Weekly MaxWellness - 6/6
The absolute latest in wellness, from #wearables to #mhealth.
What you need to know this week in the world of wellness, compiled by our in-house mobile wellness geek extraordinaire, Taylor Pechacek. If you want this automatically delivered to your email address once a week, go ahead and subscribe here.
- HealthKit is being billed as a unifying force that ties the enormous amount of health-related apps on the App Store together. Part of the goal is to take the load off of developers who will no longer have to build custom tools to transfer, sync and collate health data in a repository.
- Up until very recently most people have had only one source for the information they could share with their doctors during a visit: How they felt. Observable symptoms, self-reported healthy and unhealthy behaviors, medical conditions or issues that other physicians had diagnosed them with previously — those were among the few types of patient generated data before the advent and wide availability of consumer medical devices.
- We’ve seen glimpses of what big data can do to help provide solutions in healthcare–and we’re excited. Access to patient and cost data is key to actionable and relevant insight, but the healthcare system today doesn’t make this information readily available. Hopefully, we will soon be in a world with established data standards that allow for the frictionless transfer of valuable data across systems and interested stakeholders. But until then, here are our favorite datasets for health hackers.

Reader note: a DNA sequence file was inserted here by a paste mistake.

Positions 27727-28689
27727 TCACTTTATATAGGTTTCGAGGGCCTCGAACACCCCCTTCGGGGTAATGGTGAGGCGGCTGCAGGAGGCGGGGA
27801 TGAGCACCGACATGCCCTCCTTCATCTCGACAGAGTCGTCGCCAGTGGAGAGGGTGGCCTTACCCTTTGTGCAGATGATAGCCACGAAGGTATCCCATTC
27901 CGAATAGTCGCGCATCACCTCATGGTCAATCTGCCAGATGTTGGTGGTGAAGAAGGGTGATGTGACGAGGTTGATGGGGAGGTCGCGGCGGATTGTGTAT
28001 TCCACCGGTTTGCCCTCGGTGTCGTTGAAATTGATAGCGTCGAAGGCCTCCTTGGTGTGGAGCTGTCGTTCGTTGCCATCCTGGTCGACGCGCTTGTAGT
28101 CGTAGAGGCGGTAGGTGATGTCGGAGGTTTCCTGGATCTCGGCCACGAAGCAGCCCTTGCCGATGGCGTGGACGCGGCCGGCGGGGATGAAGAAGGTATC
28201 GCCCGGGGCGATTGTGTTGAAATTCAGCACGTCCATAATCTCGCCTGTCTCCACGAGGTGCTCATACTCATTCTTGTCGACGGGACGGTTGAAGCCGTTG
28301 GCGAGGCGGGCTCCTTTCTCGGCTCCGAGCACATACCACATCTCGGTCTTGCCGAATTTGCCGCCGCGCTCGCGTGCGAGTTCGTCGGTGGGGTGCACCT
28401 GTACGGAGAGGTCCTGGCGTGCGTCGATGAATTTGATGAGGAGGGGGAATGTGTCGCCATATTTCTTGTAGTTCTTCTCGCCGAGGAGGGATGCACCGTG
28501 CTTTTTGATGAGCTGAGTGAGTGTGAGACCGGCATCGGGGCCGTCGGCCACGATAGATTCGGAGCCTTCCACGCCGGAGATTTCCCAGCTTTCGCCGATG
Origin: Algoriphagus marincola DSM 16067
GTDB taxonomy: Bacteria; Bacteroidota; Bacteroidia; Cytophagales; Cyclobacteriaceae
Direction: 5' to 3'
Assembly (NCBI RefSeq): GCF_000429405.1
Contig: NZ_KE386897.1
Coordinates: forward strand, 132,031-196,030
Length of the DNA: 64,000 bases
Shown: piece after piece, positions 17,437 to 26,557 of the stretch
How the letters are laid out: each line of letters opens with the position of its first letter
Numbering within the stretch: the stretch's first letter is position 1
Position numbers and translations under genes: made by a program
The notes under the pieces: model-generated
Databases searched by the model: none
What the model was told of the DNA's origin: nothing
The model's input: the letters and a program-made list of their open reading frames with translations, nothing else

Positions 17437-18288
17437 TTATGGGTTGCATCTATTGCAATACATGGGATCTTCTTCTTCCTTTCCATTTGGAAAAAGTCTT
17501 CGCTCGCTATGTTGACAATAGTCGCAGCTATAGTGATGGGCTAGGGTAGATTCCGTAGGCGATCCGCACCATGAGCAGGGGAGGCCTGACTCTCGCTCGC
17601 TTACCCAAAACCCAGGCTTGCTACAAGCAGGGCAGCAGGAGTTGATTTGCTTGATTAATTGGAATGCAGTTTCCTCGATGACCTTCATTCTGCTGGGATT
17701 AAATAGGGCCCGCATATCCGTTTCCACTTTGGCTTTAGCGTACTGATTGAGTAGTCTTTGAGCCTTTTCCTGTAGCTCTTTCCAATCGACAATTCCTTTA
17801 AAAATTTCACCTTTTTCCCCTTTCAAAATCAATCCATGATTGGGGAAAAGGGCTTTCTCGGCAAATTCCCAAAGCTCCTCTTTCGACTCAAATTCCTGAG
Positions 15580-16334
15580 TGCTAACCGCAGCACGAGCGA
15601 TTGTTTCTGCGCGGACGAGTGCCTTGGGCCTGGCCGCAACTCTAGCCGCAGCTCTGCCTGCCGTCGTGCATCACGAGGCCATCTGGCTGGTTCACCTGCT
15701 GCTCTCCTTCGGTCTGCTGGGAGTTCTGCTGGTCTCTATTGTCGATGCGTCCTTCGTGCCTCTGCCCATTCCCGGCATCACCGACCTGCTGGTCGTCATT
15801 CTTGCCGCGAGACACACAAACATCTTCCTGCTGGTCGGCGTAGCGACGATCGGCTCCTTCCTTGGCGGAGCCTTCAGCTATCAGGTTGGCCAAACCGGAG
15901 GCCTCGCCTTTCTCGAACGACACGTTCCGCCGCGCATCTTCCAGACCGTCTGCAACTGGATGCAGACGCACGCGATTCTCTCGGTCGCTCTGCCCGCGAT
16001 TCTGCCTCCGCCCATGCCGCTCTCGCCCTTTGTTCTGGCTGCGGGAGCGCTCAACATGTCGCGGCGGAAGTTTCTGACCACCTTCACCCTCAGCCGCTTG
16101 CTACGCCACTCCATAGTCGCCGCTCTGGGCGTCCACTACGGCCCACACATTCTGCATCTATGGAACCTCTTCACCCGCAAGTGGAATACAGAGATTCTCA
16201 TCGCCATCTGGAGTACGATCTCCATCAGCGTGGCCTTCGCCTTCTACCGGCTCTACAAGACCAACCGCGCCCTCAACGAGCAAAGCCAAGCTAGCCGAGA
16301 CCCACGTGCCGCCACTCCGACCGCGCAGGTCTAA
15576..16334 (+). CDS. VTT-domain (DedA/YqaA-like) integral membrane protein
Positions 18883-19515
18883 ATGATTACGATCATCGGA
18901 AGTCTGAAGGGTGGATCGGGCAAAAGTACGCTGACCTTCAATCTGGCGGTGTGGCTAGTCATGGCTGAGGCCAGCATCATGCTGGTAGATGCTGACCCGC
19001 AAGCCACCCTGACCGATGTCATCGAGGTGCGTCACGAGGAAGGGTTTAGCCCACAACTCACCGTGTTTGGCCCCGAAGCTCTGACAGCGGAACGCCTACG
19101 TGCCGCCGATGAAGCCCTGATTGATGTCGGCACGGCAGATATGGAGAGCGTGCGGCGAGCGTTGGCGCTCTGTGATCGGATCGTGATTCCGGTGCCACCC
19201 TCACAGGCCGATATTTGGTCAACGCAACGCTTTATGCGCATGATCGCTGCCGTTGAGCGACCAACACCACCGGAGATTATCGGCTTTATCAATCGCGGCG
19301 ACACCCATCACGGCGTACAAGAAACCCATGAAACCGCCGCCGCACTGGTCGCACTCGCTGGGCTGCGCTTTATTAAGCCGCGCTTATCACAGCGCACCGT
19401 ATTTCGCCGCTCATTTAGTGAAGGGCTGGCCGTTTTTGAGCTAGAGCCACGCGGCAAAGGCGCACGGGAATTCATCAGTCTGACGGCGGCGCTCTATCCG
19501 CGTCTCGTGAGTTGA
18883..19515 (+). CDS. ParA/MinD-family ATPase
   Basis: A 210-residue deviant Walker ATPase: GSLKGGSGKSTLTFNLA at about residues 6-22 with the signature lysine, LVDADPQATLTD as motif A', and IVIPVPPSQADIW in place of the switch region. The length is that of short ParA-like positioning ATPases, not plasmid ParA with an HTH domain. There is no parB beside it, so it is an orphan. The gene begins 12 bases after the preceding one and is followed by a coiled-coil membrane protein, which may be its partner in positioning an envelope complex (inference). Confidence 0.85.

- As we head into the halfway point of 2014, it’s already clear that the trend of mobile and digital health acquisitions is up. Just five months into the year, MobiHealthNews has tracked 16 mergers, acquisitions, asset buys and majority stake acquisitions — just one less transaction than we tracked during the whole of 2013.
- Appointment booking platform ZocDoc launched a premium service that employers can offer their employees, called ZocDoc for Business. This is ZocDoc’s first offering targeted at employers.
- The Centers for Disease Control and Prevention (CDC) issued a report this week saying that EHR use among office-based doctors has surged to 78 percent in 2013 from just 35 percent in 2007. The findings come from the National Ambulatory Medical Care Survey, which it sends to thousands of non-federal, office-based physicians.